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Isle of Man UNESCO Biosphere Reserve: unmissable experiences

The Isle of Man was designated as a UNESCO Biosphere Reserve in 2016 in recognition of its special environment, culture, heritage, economy and its people’s desire to cherish and nurture them. Discover five amazing experiences not to be missed on your trip to the Island this year.

Two walkers standing on top of Snaefell in the Isle of Man
Published: July 28th, 2022 at 6:00 am

There are many reasons why the Isle of Man is a very special place; its location in the middle of the Irish Sea; the culture and its amazing official dark sky sites. But without doubt, the island’s wildlife, landscape and environments are what sets it apart.

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This was recognised in 2016, when the whole island was designated as a UNESCO Biosphere Reserve – and to date, the Isle of Man is the only entire-nation Biosphere Reserve in the world.

Green headland near Peel on the Isle of Man
The Isle of Man is the only entire-nation Biosphere Reserve in the world/Credit: Getty

What is a Biosphere Reserve?

Well, a Biosphere Reserve is a designated area with an ecosystem of plants and animals of unusual scientific and natural interest, which are maintained and developed with a view to conservation, learning and sustainable development.

When designated, Biosphere Reserves have core areas, care areas and sustainable development areas. These help Biospheres balance the needs of conservation, the needs of people and the needs of the economy. In the Isle of Man these include its varied coastline, a sea bed which has a rich biodiversity, hills which hold important peat reserves, its impressive heritage areas, nature reserves and wetlands including the Ballaugh Curragh Ramsar site.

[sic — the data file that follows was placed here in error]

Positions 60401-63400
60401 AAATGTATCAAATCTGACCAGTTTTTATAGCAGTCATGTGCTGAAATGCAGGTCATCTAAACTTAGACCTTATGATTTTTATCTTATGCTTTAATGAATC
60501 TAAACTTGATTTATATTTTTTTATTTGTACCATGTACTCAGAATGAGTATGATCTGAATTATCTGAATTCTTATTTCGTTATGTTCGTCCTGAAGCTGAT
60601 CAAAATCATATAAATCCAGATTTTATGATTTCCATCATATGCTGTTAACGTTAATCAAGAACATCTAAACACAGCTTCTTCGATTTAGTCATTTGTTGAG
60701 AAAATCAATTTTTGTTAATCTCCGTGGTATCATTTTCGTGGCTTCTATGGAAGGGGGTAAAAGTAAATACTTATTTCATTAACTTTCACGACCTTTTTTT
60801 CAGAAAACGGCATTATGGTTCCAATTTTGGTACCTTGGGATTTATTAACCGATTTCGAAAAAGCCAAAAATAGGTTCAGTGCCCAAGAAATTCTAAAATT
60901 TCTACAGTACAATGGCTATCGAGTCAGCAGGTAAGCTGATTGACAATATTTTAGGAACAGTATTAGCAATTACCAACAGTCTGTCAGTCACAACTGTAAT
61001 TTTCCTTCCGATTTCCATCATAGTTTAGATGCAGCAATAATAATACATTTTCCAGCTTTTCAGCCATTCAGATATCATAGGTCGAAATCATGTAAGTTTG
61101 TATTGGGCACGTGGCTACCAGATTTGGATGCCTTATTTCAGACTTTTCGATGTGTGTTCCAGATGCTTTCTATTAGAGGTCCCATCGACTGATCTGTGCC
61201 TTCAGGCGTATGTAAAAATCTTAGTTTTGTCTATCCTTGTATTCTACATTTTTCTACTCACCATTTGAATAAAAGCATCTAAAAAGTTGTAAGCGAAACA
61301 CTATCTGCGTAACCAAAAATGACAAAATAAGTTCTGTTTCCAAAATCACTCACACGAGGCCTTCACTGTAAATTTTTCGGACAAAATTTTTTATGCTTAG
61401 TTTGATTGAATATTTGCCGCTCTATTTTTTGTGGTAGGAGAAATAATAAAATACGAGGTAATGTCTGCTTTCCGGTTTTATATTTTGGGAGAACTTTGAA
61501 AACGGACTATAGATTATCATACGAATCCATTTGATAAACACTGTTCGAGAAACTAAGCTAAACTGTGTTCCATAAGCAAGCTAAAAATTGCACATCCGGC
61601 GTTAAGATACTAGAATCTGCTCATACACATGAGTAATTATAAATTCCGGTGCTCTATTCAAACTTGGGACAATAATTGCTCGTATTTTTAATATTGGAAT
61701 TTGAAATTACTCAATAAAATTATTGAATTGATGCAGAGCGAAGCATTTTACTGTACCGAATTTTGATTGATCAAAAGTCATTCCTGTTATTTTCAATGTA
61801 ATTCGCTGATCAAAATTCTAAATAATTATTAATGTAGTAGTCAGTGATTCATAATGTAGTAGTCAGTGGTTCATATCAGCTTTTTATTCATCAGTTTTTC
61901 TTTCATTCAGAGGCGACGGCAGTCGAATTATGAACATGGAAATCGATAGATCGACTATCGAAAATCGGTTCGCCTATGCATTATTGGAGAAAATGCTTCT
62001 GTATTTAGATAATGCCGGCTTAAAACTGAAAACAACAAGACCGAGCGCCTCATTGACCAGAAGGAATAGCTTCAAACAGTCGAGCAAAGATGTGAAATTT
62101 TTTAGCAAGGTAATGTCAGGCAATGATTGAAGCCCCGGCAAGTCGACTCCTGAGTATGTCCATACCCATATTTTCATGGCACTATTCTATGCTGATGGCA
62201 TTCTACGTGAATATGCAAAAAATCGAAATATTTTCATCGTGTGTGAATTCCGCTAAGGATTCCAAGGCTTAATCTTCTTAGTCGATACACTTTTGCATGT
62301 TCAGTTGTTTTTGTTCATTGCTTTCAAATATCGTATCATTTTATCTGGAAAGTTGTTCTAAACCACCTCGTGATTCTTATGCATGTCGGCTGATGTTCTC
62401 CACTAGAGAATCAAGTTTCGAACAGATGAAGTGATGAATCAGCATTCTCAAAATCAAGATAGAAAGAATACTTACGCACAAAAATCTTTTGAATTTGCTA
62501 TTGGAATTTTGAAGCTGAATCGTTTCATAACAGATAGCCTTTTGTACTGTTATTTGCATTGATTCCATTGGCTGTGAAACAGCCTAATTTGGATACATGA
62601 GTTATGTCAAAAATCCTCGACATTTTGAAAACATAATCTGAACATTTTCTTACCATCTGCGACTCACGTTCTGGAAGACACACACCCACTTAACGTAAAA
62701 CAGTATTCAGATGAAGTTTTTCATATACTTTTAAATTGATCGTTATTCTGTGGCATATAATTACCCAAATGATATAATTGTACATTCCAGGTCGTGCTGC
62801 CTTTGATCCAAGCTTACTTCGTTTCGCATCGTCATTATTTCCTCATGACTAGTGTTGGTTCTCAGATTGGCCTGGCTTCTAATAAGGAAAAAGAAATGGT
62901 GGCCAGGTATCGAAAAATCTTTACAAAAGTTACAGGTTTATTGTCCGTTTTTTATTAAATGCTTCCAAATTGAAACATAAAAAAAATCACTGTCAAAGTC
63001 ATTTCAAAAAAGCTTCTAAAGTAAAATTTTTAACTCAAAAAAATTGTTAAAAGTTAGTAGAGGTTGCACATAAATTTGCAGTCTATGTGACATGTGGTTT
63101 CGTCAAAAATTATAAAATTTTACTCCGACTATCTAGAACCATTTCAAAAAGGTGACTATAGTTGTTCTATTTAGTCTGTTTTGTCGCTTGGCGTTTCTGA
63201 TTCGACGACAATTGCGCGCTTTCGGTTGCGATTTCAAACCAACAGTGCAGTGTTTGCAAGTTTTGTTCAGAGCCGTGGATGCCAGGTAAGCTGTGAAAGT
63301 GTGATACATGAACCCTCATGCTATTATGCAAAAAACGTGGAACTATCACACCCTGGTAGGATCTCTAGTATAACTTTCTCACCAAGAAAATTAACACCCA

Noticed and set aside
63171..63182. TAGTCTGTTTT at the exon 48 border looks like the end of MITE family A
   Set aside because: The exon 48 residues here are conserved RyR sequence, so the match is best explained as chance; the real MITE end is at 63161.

For visitors to the island, this means miles of stunning countryside, coastline and habitats to explore, all managed in a way that safeguards the flora and fauna. Discover some of the very best things to see and do with out top five unmissable experiences.

Unmissable Isle of Man experiences

Stay on the Calf of Man

A small island to the south of the Isle of Man, the Calf of Man is home for many species of birds and other wildlife. You can visit for a day through a boat trip but the real magic is to stay overnight in the Bird Observatory, a traditional 1870's style farmhouse.

The self-catering hostel can sleep up to eight visitors and is part of a working bird observatory so the accommodation is quite basic. This unique experience will have you learning all about the range of wildlife that calls the small island its home. Throughout the summer a team of Manx Wildlife Trust wardens and volunteers stay on the Calf to record and help the native wildlife, including 33 species of breeding seabirds and hundreds of grey seals. The Calf of Man is also adjacent to a designated Dark Sky Discovery Site (The Sound).

Overnight stays must be booked through Island Escapes:. islandescapes.im/property/563693